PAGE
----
Kennedy Space Center Dodges Hurricane Damage

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The Kennedy Space Center, from which every major manned mission to space has been launched, was spared the ravages of Hurricane Dorian, but just barely. Located on Merritt Island, Florida, about midway between Miami and Jacksonville, it is completely exposed to the high winds and storm surges hurricanes create. Management at the facility announced that Dorian had not created any major damage.

As Dorian passed to its east, NASA’s Kennedy Space Center @NASAKennedy tweeted:

It also said it was open for normal operations.


Dorian hit the Kennedy Space Center with sustained winds of 63 miles per hour, which peaked at 90 miles per hour. The storm’s closest approach was 70 miles as it moved northeast. NASA had 120 people man the facility. It also moved its most important rocket, the Mobile Launcher, into the protection of the Vehicle Assembly Building. Bob Cabana, director of the Kennedy Space Center, told CBS News about NASA’s preparation for the storm, “Right now, we’re looking at a Cat-4 hurricane, which is nothing to sneeze at. It’s predicted to come in a little south of us, which actually puts us on the wet side of the storm, the storm surge, which is a concern.”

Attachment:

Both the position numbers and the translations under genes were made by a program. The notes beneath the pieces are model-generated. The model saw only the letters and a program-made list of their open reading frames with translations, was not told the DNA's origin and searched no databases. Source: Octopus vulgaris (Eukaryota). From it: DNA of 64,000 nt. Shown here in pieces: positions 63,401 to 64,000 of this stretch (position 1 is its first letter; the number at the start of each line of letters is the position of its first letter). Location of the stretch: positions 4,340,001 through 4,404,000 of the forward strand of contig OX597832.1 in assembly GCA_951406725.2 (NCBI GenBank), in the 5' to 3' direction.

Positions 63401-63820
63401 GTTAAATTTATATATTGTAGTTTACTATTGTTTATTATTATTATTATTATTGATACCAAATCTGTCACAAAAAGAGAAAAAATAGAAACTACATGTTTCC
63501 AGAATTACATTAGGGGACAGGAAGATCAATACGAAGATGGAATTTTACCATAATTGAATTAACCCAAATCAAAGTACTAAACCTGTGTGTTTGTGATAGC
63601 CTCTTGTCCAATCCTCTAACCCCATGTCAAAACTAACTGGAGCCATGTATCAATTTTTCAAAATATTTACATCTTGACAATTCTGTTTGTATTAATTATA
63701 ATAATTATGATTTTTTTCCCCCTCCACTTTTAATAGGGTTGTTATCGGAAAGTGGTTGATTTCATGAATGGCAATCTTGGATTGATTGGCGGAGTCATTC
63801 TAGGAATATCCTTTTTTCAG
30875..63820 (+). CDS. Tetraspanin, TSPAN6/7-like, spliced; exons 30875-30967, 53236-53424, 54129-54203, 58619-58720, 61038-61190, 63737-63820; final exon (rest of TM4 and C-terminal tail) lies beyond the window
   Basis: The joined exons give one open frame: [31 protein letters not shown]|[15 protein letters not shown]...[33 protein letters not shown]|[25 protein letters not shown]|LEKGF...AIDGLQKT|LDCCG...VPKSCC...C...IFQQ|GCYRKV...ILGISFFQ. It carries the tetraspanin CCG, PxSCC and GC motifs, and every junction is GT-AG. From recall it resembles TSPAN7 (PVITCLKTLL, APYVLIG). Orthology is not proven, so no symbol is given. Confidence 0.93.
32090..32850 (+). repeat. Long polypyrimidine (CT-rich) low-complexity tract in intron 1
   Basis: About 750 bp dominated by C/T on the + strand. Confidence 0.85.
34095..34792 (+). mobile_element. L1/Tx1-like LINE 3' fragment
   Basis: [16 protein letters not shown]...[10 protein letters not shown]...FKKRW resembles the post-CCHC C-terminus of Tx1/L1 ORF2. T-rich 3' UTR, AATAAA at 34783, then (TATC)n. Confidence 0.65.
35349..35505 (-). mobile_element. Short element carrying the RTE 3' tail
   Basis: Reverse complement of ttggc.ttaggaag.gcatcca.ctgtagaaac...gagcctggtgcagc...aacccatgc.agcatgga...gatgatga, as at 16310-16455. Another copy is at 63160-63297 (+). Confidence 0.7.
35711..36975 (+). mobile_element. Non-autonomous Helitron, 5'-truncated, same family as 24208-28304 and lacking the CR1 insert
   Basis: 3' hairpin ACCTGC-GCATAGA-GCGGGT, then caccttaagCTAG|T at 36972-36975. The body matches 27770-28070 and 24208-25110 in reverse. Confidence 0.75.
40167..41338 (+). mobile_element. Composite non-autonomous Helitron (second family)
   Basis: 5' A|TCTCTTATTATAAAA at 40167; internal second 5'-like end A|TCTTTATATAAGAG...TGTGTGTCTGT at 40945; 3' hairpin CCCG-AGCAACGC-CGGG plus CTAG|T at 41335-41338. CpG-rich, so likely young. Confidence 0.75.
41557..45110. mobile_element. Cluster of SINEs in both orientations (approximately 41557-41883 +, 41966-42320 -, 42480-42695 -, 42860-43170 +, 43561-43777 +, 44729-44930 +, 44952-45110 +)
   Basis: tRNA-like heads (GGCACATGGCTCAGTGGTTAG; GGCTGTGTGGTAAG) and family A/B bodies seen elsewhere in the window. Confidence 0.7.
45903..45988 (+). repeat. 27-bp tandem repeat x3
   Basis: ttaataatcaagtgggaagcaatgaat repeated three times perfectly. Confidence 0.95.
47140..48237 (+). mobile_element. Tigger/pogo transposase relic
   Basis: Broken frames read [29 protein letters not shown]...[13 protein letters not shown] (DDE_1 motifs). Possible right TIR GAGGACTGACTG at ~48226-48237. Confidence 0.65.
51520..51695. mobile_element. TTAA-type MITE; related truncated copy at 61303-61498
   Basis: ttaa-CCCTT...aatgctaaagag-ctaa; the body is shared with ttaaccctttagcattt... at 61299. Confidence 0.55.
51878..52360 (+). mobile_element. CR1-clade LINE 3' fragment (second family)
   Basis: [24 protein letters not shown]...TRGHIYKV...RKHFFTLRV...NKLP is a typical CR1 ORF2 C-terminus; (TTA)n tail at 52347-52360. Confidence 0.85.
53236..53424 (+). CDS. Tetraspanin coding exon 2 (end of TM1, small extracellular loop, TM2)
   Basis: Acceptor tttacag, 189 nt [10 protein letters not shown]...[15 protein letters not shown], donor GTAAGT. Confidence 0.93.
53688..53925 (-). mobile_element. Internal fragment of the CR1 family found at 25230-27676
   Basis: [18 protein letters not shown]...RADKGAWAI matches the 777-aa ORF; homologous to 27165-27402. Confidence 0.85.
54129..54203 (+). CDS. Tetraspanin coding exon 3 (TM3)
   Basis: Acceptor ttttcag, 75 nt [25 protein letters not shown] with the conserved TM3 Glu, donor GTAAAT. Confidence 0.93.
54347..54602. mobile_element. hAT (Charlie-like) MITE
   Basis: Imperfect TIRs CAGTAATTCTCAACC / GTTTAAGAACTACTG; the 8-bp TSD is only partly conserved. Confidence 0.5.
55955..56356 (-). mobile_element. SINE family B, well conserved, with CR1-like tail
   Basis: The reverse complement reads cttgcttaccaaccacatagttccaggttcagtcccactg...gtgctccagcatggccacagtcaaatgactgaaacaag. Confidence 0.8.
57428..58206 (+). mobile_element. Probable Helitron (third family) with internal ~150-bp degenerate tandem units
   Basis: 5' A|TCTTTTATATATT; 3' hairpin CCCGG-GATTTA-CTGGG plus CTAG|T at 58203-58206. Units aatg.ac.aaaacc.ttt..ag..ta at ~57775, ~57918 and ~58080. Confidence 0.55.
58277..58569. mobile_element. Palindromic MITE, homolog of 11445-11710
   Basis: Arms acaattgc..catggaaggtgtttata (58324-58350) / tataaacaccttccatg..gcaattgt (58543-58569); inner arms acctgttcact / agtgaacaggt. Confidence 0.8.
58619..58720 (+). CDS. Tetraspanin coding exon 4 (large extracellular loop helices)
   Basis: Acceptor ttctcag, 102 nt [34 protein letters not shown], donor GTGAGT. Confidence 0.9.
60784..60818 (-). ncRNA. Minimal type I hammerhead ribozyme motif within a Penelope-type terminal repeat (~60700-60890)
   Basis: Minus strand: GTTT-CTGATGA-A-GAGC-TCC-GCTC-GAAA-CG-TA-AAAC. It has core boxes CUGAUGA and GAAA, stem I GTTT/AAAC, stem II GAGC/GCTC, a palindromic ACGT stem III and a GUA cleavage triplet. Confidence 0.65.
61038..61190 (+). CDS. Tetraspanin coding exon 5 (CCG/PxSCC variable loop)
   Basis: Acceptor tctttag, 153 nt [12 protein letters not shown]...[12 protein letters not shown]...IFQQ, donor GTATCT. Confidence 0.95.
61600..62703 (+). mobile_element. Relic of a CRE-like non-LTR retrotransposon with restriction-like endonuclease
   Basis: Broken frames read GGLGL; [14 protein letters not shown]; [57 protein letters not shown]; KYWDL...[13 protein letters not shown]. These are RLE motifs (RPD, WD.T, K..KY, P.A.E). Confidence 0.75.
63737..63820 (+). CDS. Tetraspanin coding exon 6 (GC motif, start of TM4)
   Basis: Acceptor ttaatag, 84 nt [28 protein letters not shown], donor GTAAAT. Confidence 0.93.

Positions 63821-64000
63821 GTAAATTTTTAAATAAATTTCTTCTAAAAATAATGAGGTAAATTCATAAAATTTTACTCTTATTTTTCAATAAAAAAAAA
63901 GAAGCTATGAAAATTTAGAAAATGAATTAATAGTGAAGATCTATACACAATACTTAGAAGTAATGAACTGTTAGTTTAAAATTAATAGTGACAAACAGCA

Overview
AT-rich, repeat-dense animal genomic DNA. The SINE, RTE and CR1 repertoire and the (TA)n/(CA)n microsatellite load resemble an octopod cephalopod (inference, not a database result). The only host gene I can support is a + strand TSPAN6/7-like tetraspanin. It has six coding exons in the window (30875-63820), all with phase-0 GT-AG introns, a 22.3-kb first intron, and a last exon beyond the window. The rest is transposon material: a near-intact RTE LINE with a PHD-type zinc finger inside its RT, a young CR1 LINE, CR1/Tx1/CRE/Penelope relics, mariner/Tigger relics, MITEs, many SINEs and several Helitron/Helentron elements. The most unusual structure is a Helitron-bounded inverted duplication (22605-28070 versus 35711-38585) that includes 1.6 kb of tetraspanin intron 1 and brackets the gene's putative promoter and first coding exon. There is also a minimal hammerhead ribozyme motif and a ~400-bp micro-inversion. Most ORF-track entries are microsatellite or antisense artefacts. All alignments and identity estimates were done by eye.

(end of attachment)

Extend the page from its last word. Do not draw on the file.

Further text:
Dorian was a real threat to the facility, which was damaged by both Hurricane Irma in 2017 and Hurricane Matthew in 2016.

A week before the storm, NASA did not think it might be so fortunate. Aside from the evacuation of personnel and movement of the Mobile Launcher, NASA began to offer updates of how much Dorian had affected the Kennedy Space Center.

The space center has been exposed to Atlantic storms for decades. It opened in 1949 as the Cape Canaveral Air Force Station. Its name was changed to the John F. Kennedy Space Center in 1963.

As the number and strength of hurricanes are forecast to increase over the next several years, the Kennedy Space Center will continue to be at risk. Some of the most powerful hurricanes of all time have come close to its location in Florida.


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